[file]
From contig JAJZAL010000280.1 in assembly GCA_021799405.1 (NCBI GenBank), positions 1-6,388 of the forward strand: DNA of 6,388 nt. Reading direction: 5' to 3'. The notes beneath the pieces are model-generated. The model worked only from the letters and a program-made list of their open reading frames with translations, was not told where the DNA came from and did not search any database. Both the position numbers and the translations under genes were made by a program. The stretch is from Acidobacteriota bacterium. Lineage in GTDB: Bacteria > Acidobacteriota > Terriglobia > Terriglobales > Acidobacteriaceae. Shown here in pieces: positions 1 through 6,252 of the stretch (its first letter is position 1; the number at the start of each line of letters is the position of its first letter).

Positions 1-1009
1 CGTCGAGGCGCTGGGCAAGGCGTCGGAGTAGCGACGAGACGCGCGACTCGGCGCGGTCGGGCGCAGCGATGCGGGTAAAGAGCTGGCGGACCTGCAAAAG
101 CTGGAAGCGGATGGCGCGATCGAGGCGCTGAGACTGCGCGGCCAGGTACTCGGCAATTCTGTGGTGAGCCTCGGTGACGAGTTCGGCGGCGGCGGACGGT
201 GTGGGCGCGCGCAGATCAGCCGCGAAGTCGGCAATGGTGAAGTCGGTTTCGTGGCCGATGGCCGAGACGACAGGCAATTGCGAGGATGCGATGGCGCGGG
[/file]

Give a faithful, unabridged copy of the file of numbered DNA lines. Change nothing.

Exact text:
From contig JAJZAL010000280.1 in assembly GCA_021799405.1 (NCBI GenBank), positions 1-6,388 of the forward strand: DNA of 6,388 nt. Reading direction: 5' to 3'. The notes beneath the pieces are model-generated. The model worked only from the letters and a program-made list of their open reading frames with translations, was not told where the DNA came from and did not search any database. Both the position numbers and the translations under genes were made by a program. The stretch is from Acidobacteriota bacterium. Lineage in GTDB: Bacteria > Acidobacteriota > Terriglobia > Terriglobales > Acidobacteriaceae. Shown here in pieces: positions 1 through 6,252 of the stretch (its first letter is position 1; the number at the start of each line of letters is the position of its first letter).

Positions 1-1009
1 CGTCGAGGCGCTGGGCAAGGCGTCGGAGTAGCGACGAGACGCGCGACTCGGCGCGGTCGGGCGCAGCGATGCGGGTAAAGAGCTGGCGGACCTGCAAAAG
101 CTGGAAGCGGATGGCGCGATCGAGGCGCTGAGACTGCGCGGCCAGGTACTCGGCAATTCTGTGGTGAGCCTCGGTGACGAGTTCGGCGGCGGCGGACGGT
201 GTGGGCGCGCGCAGATCAGCCGCGAAGTCGGCAATGGTGAAGTCGGTTTCGTGGCCGATGGCCGAGACGACAGGCAATTGCGAGGATGCGATGGCGCGGG